Subscription-based Revenue Model
Earlier this year, The Guardian Eyewitness team introduced a $1.99/month subscription option in the app. In addition to the picture they add to their original series every day, the subscription gets you “three more standout pictures of the day” and access to a collection of other photograph archives and news sections. Currently, that includes sections about the Olympics, Paralympics, fashion weeks, the US election, wildlife and political images. Many of these are from the archive, which makes sense. The Guardian has a history of featuring exceptional photos, and it’s nice that many of them are now available digitally.
All of the photos are really high quality, and knowing what I know about the Guardian, there’s no reason to expect that you wouldn’t get your money’s worth. That being said, the app itself is free, and although the aforementioned Subscribe button never leaves the task bar, there’s no shameless pop-up advertisement that gets in your way as you browse through the app. So nobody is forcing you to subscribe if you just want to use it.
I personally do not have a subscription, but I find that I only look through the app once a week or so, and the daily photo updates are enough for me. That being said, my interest in this is purely at a hobbyist level. If you’re a professional photographer or just love this news format or visual medium of storytelling, that $2 per month is going to be more than worth it for you.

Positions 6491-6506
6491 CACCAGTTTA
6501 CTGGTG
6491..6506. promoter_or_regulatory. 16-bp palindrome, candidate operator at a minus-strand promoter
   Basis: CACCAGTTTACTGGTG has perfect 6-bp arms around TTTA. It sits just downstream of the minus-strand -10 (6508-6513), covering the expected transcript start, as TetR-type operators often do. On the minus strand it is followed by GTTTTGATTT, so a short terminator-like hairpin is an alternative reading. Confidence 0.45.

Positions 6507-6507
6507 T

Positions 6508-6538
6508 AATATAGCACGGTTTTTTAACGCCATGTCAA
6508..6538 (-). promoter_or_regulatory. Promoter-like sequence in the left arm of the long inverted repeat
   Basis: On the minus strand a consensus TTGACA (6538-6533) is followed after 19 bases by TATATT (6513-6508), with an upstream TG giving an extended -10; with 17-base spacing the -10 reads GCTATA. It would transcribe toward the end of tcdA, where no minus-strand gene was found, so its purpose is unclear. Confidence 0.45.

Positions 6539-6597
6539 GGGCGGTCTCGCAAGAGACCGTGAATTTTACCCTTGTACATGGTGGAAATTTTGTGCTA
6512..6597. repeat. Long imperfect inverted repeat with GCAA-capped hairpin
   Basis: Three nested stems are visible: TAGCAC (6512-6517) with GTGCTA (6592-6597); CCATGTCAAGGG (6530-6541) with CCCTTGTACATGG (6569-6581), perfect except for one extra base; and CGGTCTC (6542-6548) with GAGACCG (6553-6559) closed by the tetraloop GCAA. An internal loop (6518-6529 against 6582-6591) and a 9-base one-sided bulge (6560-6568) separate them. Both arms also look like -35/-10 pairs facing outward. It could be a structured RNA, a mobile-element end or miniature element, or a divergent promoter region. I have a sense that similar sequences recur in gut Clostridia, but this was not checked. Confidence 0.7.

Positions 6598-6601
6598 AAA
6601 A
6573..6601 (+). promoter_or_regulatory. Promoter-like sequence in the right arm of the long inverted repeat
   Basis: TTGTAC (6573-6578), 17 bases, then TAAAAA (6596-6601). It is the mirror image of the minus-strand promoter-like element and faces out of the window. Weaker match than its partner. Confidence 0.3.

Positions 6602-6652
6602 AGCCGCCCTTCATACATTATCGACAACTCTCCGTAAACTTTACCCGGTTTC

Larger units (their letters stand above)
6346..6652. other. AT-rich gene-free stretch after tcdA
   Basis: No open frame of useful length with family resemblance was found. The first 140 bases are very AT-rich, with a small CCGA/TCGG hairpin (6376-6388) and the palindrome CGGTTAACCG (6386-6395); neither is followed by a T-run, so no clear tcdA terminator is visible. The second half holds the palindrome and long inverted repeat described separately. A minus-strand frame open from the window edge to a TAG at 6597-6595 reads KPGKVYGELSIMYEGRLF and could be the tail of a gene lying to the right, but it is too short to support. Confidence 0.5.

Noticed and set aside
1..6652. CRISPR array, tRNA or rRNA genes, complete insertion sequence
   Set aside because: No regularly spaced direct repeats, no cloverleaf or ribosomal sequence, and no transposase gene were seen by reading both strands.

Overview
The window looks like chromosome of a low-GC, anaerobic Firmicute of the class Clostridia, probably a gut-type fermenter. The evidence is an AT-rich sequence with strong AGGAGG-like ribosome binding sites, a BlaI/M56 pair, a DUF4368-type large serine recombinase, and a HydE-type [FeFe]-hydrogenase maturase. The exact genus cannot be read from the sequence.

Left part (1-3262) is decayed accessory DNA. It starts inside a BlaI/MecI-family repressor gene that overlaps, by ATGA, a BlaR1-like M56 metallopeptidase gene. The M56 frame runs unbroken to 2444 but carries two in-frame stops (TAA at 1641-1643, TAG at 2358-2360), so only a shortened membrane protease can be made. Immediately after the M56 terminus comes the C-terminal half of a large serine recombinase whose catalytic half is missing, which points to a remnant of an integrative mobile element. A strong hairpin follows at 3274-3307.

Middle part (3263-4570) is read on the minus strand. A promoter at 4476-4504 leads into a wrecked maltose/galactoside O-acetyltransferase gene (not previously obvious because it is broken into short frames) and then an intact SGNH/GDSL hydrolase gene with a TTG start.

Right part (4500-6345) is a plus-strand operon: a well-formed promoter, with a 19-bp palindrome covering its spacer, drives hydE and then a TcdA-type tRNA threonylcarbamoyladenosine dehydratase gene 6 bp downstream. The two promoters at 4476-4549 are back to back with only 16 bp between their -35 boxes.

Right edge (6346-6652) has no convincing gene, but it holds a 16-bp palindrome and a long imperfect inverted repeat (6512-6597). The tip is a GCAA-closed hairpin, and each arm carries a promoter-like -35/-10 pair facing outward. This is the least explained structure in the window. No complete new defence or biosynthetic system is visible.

Apart from the lack of cloud syncing, the only other real problem I had with the app was related to speed. On both my third-generation iPad and my iPad Mini, the app is slow to launch and occasionally lags when I’m browsing. I don’t know if that’s the fault of my device, but I would hardly consider either of them terribly out of date at the moment. The fourth-generation iPad will offer a big speed boost, but sometimes apps with bottleneck code are simply apps with bottleneck code.
I did experience a couple of crashes, but opening the app again from the dashboard always fixed those. It’s worth noting that these problems are, for me, new and inconsistent. I’ve been using this app for about half a year and it has only started causing problems recently. They’re extremely rare, but the generally slow pace of the app is common.
The Guardian Eyewitness is worth it for the pro tips alone. Free daily updates are great, and the photos are stunning! The subscription is something that you’ll probably struggle with once you see the quality of the photograph, but you’ll know whether or not it’s for you.
I’m confident in recommending The Guardian Eyewitness to everybody with an iPad. It’s one of the easiest ways to show off that display to your friends, but, despite the app’s quirks, it’s also a great way to keep up with the world around you.